Oh, how I look forward across that rolling water to home and its small tenantry! How I busy myself in thinking how my books look, and where the tables are, and in what positions the chairs stand relatively to the other furniture; and whether we shall get there in the night, or in the morning, or in the afternoon; and whether we shall be able to surprise them, or whether they will be too sharply looking out for us; and what our pets will say; and how they'll look, and who will be the first to come and shake hands, and so forth! If I could but tell you how I have set my heart on rushing into Forster's study (he is my great friend, and writes at the bottom of all his letters: "My love to Felton"), and into Maclise's painting-room, and into Macready's managerial ditto, without a moment's warning, and how I picture every little trait and circumstance of our arrival to myself, down to the very colour of the bow on the cook's cap, you would almost think I had changed places with my eldest son, and was still in pantaloons of the thinnest texture. I left all these things—God only knows what a love I have for them—as coolly and calmly as any animated cucumber; but when I come upon them again I shall have lost all power of self-restraint, and shall as certainly make a fool of myself (in the popular meaning of that expression) as ever Grimaldi did in his way, or George the Third in his.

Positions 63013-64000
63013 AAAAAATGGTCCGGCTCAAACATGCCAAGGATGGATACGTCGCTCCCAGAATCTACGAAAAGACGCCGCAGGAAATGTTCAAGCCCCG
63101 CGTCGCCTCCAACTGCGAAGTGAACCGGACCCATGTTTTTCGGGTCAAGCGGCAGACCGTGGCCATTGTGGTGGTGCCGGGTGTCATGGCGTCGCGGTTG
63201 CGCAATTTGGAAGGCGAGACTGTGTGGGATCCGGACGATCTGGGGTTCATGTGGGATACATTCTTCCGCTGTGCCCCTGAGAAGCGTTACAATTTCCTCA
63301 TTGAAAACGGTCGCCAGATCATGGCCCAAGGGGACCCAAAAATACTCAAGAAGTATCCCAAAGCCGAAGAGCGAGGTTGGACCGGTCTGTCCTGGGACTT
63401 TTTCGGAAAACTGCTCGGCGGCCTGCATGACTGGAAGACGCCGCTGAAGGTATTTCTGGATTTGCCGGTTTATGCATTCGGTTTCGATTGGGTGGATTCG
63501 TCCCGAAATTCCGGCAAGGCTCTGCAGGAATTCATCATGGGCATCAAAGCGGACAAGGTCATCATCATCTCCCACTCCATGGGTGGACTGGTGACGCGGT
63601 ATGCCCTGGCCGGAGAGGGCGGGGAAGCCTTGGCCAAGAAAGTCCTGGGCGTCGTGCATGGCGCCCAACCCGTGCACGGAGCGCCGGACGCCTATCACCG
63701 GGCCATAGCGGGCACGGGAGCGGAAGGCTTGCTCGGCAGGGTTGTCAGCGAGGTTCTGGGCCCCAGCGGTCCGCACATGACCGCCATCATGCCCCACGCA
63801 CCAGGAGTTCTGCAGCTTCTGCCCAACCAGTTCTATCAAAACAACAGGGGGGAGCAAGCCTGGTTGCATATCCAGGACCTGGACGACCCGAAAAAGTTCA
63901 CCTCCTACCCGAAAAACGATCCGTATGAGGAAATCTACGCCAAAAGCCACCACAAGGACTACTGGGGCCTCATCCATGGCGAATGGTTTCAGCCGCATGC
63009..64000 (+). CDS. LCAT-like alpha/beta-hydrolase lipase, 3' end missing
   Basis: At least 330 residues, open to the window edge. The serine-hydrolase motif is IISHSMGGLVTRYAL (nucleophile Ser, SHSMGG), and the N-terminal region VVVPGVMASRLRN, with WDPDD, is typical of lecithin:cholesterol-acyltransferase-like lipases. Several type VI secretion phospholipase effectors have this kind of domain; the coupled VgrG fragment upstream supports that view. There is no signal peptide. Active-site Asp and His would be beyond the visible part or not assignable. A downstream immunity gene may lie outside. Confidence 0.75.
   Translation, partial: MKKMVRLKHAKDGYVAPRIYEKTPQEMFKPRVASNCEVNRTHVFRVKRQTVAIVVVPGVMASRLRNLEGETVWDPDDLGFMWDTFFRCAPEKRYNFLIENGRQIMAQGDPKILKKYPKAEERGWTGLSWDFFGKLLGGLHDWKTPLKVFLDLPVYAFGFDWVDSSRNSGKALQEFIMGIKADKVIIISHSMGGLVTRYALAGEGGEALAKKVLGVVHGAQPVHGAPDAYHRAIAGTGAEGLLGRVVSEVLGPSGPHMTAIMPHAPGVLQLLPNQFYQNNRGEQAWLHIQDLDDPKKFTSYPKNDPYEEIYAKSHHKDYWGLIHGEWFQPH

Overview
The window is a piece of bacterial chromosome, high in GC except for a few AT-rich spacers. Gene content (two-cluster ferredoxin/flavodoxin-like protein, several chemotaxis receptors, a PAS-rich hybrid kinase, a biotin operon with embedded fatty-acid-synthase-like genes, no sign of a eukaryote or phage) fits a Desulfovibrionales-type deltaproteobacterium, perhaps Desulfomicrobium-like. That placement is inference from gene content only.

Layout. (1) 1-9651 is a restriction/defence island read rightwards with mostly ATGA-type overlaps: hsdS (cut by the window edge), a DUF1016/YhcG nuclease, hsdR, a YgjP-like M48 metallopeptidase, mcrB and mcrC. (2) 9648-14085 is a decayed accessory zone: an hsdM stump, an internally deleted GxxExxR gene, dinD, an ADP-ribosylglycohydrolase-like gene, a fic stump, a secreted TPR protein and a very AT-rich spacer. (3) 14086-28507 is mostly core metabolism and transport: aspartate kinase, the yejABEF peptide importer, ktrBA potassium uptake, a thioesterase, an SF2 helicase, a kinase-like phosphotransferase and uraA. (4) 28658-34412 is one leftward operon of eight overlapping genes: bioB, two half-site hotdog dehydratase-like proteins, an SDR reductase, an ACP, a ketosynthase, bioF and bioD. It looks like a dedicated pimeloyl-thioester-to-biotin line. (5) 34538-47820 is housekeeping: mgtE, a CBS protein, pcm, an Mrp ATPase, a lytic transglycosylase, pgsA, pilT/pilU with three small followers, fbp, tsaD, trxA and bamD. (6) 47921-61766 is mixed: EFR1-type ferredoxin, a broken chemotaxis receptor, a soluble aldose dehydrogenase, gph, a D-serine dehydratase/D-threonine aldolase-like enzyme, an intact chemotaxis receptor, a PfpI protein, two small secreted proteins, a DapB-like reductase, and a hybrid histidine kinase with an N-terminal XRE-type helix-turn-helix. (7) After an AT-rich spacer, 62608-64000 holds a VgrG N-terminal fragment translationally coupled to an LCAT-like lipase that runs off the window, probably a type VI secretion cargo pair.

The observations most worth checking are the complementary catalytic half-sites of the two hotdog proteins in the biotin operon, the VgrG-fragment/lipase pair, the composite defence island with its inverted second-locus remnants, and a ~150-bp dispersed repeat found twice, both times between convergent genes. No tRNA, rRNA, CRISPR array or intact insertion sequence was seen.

And not the less so, dear Felton, for having found some warm hearts, and left some instalments of earnest and sincere affection, behind me on this continent. And whenever I turn my mental telescope hitherward, trust me that one of the first figures it will descry will wear spectacles so like yours that the maker couldn't tell the difference, and shall address a Greek class in such an exact imitation of your voice, that the very students hearing it should cry, "That's he! Three cheers. Hoo-ray-ay-ay-ay-ay!"

About those joints of yours, I think you are mistaken. They can't be stiff. At the worst they merely want the air of New York, which, being impregnated with the flavour of last year's oysters, has a surprising effect in rendering the human frame supple and flexible in all cases of rust.